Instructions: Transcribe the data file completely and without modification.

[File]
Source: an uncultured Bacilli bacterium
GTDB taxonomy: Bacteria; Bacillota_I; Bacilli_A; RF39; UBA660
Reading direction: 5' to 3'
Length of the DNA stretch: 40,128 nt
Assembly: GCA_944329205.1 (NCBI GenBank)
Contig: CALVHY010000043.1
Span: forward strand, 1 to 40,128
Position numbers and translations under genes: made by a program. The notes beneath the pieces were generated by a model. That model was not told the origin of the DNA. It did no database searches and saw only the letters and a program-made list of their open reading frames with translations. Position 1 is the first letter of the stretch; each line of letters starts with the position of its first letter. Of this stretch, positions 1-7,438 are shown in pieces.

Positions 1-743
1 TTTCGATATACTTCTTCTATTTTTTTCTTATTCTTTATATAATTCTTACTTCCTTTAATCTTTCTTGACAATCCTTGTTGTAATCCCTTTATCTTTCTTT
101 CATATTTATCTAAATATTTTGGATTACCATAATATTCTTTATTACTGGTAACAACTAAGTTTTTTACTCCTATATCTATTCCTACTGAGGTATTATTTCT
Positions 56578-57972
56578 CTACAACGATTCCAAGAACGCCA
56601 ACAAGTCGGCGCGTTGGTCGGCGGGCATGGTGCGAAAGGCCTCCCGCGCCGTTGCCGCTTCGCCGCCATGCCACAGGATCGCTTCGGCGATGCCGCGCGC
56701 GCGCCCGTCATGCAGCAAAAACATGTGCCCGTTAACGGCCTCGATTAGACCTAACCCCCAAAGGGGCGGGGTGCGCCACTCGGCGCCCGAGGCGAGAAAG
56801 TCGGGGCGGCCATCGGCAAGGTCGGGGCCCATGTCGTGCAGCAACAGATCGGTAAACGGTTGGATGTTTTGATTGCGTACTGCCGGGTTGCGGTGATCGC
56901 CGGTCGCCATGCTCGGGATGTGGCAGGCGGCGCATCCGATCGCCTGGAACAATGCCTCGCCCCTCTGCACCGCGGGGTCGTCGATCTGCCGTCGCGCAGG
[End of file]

Source: an uncultured Bacilli bacterium
GTDB taxonomy: Bacteria; Bacillota_I; Bacilli_A; RF39; UBA660
Reading direction: 5' to 3'
Length of the DNA stretch: 40,128 nt
Assembly: GCA_944329205.1 (NCBI GenBank)
Contig: CALVHY010000043.1
Span: forward strand, 1 to 40,128
Position numbers and translations under genes: made by a program. The notes beneath the pieces were generated by a model. That model was not told the origin of the DNA. It did no database searches and saw only the letters and a program-made list of their open reading frames with translations. Position 1 is the first letter of the stretch; each line of letters starts with the position of its first letter. Of this stretch, positions 1-7,438 are shown in pieces.

Positions 1-743
1 TTTCGATATACTTCTTCTATTTTTTTCTTATTCTTTATATAATTCTTACTTCCTTTAATCTTTCTTGACAATCCTTGTTGTAATCCCTTTATCTTTCTTT
101 CATATTTATCTAAATATTTTGGATTACCATAATATTCTTTATTACTGGTAACAACTAAGTTTTTTACTCCTATATCTATTCCTACTGAGGTATTATTTCT
Positions 56578-57972
56578 CTACAACGATTCCAAGAACGCCA
56601 ACAAGTCGGCGCGTTGGTCGGCGGGCATGGTGCGAAAGGCCTCCCGCGCCGTTGCCGCTTCGCCGCCATGCCACAGGATCGCTTCGGCGATGCCGCGCGC
56701 GCGCCCGTCATGCAGCAAAAACATGTGCCCGTTAACGGCCTCGATTAGACCTAACCCCCAAAGGGGCGGGGTGCGCCACTCGGCGCCCGAGGCGAGAAAG
56801 TCGGGGCGGCCATCGGCAAGGTCGGGGCCCATGTCGTGCAGCAACAGATCGGTAAACGGTTGGATGTTTTGATTGCGTACTGCCGGGTTGCGGTGATCGC
56901 CGGTCGCCATGCTCGGGATGTGGCAGGCGGCGCATCCGATCGCCTGGAACAATGCCTCGCCCCTCTGCACCGCGGGGTCGTCGATCTGCCGTCGCGCAGG